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Author Topic: Tripod question  (Read 1086 times)

Offline Tbob

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Tripod question
« on: December 29, 2016, 01:00:02 PM »
So I got a tripod for Xmas and was wondering what is avg weight of a "light weight" tripod. I've got a zomie Z-818 and says it ways 3.7 lbs. seems heavy, but also seems pretty sturdy. I'm wanting to use it for filming hunts and using it under my spotting scope (20x60x80) on some hunts. Is 3.7 lbs heavy for a "light weight" tripod? Thanks!

Offline Timberstalker

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Re: Tripod question
« Reply #1 on: December 29, 2016, 01:04:23 PM »
Seems average.
The Manfrotto Be Free is like 2.4 pounds.
If you aint hunting, you aint livin'

Offline Bean Counter

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Re: Tripod question
« Reply #2 on: December 29, 2016, 01:39:14 PM »
Man shall not live by weight alone...

It really depends on your intended use, and of course, budget. Mine is a hair over 4 pounds with eight layers of carbon fiber and coming from my older aluminum tripod that's super lightweight for what I use it for. Whether its  on the edge of a 1,000 foot drop or in a rushing river, I have certain load bearing requirements for weight and stability, particularly when $4,000 is sitting on top of the tripod. I'm pretty sure there isn't a sub 3lb tripod on the market that would meet those needs.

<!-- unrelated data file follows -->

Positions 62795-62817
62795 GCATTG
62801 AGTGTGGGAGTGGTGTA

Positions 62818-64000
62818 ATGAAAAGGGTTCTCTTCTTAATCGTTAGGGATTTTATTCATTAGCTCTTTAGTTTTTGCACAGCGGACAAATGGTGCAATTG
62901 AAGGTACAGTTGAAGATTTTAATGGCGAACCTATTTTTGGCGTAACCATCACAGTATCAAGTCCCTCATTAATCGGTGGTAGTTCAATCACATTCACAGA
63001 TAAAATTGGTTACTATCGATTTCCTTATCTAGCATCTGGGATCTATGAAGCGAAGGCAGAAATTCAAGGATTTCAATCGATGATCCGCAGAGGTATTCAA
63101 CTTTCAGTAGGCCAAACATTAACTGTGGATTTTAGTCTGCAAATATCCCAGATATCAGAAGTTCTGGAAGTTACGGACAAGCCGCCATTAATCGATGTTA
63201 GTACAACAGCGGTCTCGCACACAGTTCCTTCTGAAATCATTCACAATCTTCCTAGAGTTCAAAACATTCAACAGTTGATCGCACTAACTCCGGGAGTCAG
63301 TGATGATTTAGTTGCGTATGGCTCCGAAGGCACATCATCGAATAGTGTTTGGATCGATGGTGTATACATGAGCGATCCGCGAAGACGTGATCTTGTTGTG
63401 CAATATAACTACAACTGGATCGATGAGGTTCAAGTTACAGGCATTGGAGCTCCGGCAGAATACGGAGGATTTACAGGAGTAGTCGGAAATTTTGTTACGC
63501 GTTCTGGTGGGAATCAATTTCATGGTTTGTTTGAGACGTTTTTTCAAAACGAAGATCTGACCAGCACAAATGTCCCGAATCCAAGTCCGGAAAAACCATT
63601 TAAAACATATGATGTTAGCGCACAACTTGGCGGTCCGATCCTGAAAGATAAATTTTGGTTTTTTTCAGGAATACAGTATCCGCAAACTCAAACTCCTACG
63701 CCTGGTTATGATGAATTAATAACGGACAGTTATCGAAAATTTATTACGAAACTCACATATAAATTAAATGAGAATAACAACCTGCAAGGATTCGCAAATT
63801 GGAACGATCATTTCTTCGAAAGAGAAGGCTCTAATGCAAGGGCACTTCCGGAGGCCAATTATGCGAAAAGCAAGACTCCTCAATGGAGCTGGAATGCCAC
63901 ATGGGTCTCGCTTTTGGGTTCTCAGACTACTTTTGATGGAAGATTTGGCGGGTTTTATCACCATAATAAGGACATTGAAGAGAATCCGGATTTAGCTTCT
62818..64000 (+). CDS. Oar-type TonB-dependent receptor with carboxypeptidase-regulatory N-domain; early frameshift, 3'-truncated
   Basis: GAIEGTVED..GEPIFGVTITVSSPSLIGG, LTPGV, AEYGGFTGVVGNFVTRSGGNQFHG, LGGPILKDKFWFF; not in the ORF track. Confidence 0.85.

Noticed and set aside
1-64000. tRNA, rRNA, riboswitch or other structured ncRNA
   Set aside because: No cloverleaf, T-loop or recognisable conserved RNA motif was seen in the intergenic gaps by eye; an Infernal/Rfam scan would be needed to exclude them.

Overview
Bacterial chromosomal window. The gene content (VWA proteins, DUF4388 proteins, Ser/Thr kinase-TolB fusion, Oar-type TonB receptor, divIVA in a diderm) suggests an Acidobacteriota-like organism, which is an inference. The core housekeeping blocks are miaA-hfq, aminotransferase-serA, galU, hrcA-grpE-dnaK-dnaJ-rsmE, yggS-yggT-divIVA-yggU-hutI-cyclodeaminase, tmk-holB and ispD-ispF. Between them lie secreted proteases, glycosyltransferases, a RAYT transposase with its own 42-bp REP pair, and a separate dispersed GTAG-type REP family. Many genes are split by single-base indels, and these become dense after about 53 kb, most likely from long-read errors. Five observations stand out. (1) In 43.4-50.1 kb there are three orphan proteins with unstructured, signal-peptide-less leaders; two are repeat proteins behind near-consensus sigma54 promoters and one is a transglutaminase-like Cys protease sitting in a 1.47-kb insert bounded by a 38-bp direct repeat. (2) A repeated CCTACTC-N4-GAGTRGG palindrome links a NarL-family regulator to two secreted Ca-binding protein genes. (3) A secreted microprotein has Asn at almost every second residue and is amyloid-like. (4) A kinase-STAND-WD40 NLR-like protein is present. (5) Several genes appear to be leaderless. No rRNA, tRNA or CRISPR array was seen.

Offline Magnum_Willys

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Re: Tripod question
« Reply #3 on: December 29, 2016, 02:35:10 PM »
For a 65mm spotter and iphone photos thats heavy.  For your 80mm and filming thats light. 

Offline Tbob

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Re: Tripod question
« Reply #4 on: December 29, 2016, 03:01:55 PM »
Awesome! Thanks for the replies guys! Bean, I totally understand what you're saying about having 4K sitting on top of that business.. Looks like I'll be keeping this for filming and the spotter, I'll use my el cheapo for just glassing with the binos..

Offline nalley112

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Re: Tripod question
« Reply #5 on: December 29, 2016, 03:10:09 PM »
I use induro and manfrotto tripods both weigh over 4 lbs without the head.. if you get nervous about a weight factor therenis a little hook on the bottom of the tripod neck that you could always have a little cloth bag and use that to hook on the little hook and it will help sturdy your base and don't have to get so nervous on cliff edges.. it won't help it not fall over it just adds a little more weight to to get a better footing.. I use them mainly when I have my camera over water shooting waterfalls and river and it helps keep a strong firm base.. but being 4 pounds you should be sitting pretty go to use about 4-7lbs on the tripod depending if you are going to have it all the way extended or not..
« Last Edit: December 29, 2016, 03:23:59 PM by nalley112 »
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Offline Tbob

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Re: Tripod question
« Reply #6 on: December 30, 2016, 03:53:56 PM »
Great info! Thanks so much everyone.

Offline Bean Counter

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Re: Tripod question